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Reducing leakage in a high-performance deep-submicron instruction cache

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5 Author(s)
Powell, M. ; Sch. of Electr. & Comput. Eng., Purdue Univ., West Lafayette, IN, USA ; Yang, S.-H. ; Falsafi, B. ; Roy, K.
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Deep-submicron CMOS designs maintain high transistor switching speeds by scaling down the supply voltage and proportionately reducing the transistor threshold voltage. Lowering the threshold voltage increases leakage energy dissipation due to subthreshold leakage current even when the transistor is not switching. Estimates suggest a five-fold increase in leakage energy in every future generation. In modern microarchitectures, much of the leakage energy is dissipated in large on-chip cache memory structures with high transistor densities. While cache utilization varies both within and across applications, modern cache designs are fixed in size resulting in transistor leakage inefficiencies. This paper explores an integrated architectural and circuit-level approach to reducing leakage energy in instruction caches (i-caches). At the architecture level, we propose the Dynamically ResIzable i-cache (DRI i cache), a novel i-cache design that dynamically resizes and adapts to an application's required size. At the circuit-level, we use gated-V/sub dd/, a novel mechanism that effectively turns off the supply voltage to, and eliminates leakage in, the SRAM cells in a DRI i-cache's unused sections. Architectural and circuit-level simulation results indicate that a DRI i-cache successfully and robustly exploits the cache size variability both within and across applications. Compared to a conventional i-cache using an aggressively-scaled threshold voltage a 64 K DRI i-cache reduces on average both the leakage energy-delay product and cache size by 62%, with less than 4% impact on execution time. Our results also indicate that a wide NMOS dual-V/sub t/ gated-V/sub dd/ transistor with a charge pump offers the best gating implementation and virtually eliminates leakage energy with minimal increase in an SRAM cell read time area as compared to an i-cache with an aggressively-scaled threshold voltage.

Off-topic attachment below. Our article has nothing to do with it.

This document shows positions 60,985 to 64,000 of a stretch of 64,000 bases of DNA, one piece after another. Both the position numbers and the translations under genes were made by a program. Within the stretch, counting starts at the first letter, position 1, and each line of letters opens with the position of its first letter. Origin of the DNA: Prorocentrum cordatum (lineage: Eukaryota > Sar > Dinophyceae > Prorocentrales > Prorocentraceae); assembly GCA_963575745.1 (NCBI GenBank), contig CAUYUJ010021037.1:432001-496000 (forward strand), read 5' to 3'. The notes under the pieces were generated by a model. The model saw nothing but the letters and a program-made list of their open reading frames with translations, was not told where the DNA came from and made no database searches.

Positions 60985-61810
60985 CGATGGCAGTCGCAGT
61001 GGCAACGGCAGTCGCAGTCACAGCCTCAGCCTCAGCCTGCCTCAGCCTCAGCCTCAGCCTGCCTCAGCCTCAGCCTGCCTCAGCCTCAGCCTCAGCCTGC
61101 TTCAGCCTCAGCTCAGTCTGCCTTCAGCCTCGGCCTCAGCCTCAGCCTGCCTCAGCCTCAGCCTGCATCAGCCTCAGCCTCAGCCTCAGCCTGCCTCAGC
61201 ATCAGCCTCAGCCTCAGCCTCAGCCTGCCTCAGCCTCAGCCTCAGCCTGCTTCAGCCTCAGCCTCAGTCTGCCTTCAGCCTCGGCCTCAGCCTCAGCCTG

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Very Large Scale Integration (VLSI) Systems, IEEE Transactions on  (Volume:9 ,  Issue: 1 )